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Discovery 2 engine emulator - make a disco work with an older engine


NRS91
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Hello folks,

Just a thought of mine but would it be possible to make a chip/Micro-controller to replace the engine ECU that allows an older engine to be installed in a Disco 2 Td5 but still retain all the features that makes the D2 so lovely :)

What I am proposing is a plug in chip to replace the engine ECU with the following features:

  • Can read a crank sensor on the new engine.
  • Can read the oil pressure switch.
  • Can read the temperature sensor.
  • Puts out a 12v feed for the stop solenoid.
  • Controls an electric actuator on the fuel pump for throttle control (no changes to interior or pedal box and retains cruise control function).

Basically meaning the all the D2 ECUs are happy and the car drives like a normal D2 with fully functioning gauges etc but has a Veggie oil friendly simple engine under the hood and lets the auto work correctly.

So id like to open up a discussion on this idea...

  • what does the engine ecu need to tell the rest of the car?
  • Is this feasible technically?

Over to you :)

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Im looking into how to get a 4BT in the old Disco2 yea,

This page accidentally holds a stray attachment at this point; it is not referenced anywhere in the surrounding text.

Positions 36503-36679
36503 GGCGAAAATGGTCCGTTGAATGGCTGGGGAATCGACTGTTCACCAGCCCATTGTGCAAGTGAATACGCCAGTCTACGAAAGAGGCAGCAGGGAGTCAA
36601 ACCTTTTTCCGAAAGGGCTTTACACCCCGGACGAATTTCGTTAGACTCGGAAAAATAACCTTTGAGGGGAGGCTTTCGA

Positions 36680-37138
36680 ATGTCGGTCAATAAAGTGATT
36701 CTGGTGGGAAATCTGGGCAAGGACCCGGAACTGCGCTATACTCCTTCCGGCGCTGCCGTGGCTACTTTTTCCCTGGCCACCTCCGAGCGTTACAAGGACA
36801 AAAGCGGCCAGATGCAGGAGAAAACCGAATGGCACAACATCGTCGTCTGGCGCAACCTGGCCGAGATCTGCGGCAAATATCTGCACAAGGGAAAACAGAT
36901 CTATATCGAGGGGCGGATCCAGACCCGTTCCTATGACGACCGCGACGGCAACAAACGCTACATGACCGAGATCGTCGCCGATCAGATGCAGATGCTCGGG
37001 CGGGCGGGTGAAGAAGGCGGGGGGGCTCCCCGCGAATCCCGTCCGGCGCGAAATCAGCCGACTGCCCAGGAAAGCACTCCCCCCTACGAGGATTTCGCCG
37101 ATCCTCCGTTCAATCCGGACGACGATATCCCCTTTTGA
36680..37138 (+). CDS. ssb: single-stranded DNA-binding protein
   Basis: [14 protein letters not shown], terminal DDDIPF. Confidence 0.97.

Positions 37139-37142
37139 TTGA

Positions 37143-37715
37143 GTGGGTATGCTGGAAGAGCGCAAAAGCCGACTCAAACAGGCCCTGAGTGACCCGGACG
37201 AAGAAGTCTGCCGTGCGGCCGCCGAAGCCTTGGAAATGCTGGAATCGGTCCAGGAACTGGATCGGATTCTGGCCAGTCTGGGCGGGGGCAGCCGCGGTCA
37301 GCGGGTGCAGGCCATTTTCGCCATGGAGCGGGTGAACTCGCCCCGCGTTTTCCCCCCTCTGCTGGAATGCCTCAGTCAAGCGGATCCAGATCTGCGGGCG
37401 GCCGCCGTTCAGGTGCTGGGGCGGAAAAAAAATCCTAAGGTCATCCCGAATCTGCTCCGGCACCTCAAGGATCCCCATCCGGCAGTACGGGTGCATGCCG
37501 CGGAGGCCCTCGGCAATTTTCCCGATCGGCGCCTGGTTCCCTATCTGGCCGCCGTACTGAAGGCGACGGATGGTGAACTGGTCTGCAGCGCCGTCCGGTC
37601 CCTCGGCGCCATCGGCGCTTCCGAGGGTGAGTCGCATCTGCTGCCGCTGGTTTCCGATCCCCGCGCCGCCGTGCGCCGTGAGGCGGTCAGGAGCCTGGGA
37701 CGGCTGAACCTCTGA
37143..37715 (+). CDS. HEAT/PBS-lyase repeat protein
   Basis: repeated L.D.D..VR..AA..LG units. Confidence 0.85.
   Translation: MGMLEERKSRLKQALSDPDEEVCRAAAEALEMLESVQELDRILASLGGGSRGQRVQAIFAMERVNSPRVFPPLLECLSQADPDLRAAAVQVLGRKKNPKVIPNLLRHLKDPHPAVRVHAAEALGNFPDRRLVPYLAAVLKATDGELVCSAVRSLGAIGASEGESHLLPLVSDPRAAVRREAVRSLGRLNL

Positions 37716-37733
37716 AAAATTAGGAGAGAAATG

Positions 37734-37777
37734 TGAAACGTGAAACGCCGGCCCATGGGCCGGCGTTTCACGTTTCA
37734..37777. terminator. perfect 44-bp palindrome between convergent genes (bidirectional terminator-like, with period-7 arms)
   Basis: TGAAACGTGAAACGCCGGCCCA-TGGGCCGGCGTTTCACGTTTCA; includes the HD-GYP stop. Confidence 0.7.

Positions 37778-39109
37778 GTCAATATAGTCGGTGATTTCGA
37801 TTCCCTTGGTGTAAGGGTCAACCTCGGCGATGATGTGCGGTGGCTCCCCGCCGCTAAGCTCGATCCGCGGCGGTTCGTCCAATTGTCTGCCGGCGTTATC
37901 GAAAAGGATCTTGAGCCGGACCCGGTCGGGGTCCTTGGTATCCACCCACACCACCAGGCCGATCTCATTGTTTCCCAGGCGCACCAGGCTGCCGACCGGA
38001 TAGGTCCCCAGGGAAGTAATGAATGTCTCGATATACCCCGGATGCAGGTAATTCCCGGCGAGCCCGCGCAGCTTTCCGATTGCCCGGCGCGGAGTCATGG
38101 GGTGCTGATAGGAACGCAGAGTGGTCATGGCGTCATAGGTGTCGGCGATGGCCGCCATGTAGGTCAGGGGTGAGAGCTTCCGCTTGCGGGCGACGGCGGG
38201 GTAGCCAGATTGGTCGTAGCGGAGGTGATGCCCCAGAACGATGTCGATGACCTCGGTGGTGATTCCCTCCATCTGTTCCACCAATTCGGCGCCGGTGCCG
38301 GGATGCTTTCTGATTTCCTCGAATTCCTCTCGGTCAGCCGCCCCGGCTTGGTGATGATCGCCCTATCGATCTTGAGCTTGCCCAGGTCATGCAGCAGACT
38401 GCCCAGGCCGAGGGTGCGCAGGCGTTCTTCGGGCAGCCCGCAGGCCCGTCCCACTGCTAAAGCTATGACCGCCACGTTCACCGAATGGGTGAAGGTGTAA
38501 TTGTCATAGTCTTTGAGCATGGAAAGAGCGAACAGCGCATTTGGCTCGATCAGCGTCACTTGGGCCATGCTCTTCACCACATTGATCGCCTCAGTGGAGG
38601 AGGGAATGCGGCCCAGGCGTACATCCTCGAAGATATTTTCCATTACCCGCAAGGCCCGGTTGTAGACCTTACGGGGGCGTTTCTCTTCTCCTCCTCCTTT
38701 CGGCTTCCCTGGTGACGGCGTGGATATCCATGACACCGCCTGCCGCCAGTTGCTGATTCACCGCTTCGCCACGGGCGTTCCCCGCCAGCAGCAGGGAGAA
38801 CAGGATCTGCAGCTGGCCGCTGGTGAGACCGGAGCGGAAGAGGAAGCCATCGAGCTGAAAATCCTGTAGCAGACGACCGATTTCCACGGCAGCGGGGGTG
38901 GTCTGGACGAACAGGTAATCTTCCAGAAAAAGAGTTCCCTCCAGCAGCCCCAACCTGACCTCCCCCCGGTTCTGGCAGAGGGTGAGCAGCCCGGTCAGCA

Fitting a crank sensor with D2 Temp sender and Oil pressure switch isnt an issue.
Just want to keep the electrics working for the autobox and body etc

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Can't think of anything in the BCU that's going to mind what engine's in the car. Something like cruise is obviously going to be trickier, that'd need an electric actuator on the 4BT. Here's a thread on what seems to be a 4BT conversion site that talks about putting a ZF4HP22 on a 4BT. Not sure that it answers the question, I only scanned through it and there were some nay sayers, but a start anyway.

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Hello folks,

Just a thought of mine but would it be possible to make a chip/Micro-controller to replace the engine ECU that allows an older engine to be installed in a Disco 2 Td5 but still retain all the features that makes the D2 so lovely :)

What I am proposing is a plug in chip to replace the engine ECU with the following features:

  • Can read a crank sensor on the new engine.
  • Can read the oil pressure switch.
  • Can read the temperature sensor.
  • Puts out a 12v feed for the stop solenoid.
  • Controls an electric actuator on the fuel pump for throttle control (no changes to interior or pedal box and retains cruise control function).

Basically meaning the all the D2 ECUs are happy and the car drives like a normal D2 with fully functioning gauges etc but has a Veggie oil friendly simple engine under the hood and lets the auto work correctly.

So id like to open up a discussion on this idea...

  • what does the engine ecu need to tell the rest of the car?
  • Is this feasible technically?

Over to you :)